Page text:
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Corovin expands into South Africa.

One of the more active nonwoven roll goods companies in the last few years, Corovin GmbH, Peine, Germany, again made news with a recent announcement that it had signed a joint venture agreement to manufacture spunbonded nonwovens in South Africa. Corovin, which is the 25th largest producer of nonwoven roll goods in the world, signed an agreement last month with Industex, Port Elizabeth, South Africa, a manufacturer of technical textiles, and Vitamed, Johannesburg, South Africa, a local medical converter. Another South African manufacturer Sasol Polymers, Marshalltown, has agreed to be a major supplier to the venture.

The new venture, which will be named Cordustex, represents a capital investment of R55 million. Cordustex will manufacture polypropylene spunbonded nonwovens for the medical, hygiene and furniture and bedding industries.

The joint venture will be organized in two phases. The first phase, which will cost R30 million, will include building a state-of-the-art production line in the Port Elizabeth-Uitenhage area, which is the headquarters for Industex's "Colibri" towel manufacturing operations. The new facility is expected to be up and running by late 1994, with an expected capacity of 2000 tons annually. It will add about 35 jobs to the area; it will also increase job opportunities for downstream converters. Corovin's research and development center will be heavily involved in the start-up of the new facility; local operational and maintenance staff will be trained in Germany for six months.

Cordustex will use 100% locally-supplied polypropylene raw materials. As mentioned above, Sasol Polymers is one of the key suppliers to the venture; it already manufactures suitable grades of polypropylene chips for the spunbonding operation.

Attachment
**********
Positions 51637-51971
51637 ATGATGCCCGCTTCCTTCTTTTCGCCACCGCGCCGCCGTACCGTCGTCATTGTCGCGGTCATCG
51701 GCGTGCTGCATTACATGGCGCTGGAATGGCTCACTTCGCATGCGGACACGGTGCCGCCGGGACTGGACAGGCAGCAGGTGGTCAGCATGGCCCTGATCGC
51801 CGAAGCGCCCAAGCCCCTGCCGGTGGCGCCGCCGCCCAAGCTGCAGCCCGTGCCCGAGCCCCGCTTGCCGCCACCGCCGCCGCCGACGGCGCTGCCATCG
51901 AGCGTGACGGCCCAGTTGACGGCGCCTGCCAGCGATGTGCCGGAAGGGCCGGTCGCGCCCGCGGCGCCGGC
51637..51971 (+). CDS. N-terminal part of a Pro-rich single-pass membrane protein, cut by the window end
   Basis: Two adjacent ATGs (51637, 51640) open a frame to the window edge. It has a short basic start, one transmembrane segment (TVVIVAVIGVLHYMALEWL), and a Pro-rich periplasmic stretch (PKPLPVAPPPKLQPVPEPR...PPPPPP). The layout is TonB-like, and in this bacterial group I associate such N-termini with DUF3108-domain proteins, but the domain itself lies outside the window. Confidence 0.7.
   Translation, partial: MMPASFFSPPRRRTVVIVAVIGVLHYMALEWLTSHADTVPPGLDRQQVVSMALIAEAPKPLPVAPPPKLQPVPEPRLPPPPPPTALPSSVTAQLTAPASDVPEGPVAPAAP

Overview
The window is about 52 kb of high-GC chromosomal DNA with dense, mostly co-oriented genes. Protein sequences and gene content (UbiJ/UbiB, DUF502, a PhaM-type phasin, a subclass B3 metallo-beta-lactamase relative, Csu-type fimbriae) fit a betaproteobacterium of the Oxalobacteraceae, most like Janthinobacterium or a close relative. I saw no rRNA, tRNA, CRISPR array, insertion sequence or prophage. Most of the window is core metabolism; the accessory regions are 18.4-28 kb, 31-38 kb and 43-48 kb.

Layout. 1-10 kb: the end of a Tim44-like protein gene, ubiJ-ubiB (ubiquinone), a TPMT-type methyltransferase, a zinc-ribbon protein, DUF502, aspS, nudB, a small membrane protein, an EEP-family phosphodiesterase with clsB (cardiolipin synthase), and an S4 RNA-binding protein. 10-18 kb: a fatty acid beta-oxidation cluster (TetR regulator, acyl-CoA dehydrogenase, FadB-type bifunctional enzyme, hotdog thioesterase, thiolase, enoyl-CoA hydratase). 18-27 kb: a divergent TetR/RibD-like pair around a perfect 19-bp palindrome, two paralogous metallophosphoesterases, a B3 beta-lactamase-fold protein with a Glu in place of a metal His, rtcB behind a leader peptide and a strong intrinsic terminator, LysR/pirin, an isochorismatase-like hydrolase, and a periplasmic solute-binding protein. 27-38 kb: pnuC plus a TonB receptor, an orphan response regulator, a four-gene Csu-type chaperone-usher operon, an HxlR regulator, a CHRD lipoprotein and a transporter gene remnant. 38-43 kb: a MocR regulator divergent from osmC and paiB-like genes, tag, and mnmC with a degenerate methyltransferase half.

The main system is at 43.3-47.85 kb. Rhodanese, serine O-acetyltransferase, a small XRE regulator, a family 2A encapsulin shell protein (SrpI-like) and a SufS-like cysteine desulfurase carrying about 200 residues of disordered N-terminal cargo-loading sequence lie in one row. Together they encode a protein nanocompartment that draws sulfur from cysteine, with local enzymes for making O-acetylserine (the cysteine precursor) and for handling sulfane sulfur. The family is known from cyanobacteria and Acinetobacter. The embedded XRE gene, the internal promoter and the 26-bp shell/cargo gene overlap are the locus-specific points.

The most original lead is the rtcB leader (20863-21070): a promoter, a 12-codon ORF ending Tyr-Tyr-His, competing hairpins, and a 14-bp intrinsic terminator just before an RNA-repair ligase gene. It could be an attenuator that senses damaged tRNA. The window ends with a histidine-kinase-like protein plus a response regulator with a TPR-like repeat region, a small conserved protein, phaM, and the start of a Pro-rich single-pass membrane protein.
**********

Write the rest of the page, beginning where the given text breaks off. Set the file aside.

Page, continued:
Production from the facility will be exported to Southeast Asia, Europe and Latin America and will also be sold in South Africa, stemming the flow of imports by offering a stable supply source at a fair price. Corovin will begin marketing its spunbonded products into South Africa immediately.

The second phase of the project involves a second production line that is due for completion by the end of 1995 or early 1996. The increased capacity will target a wider range of products and concentrate more heavily on the export market.

The move represents the first foray into spunbonding for Industex. The company currently manufactures woven technical and household textiles, such as tire and conveyor reinforcement fabrics, coated fabrics, filters, hoses, geotextiles and terry towels. The company had annual sales in excess of R250 million.
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Publication:Nonwovens Industry
Date:Nov 1, 1993
Words:401
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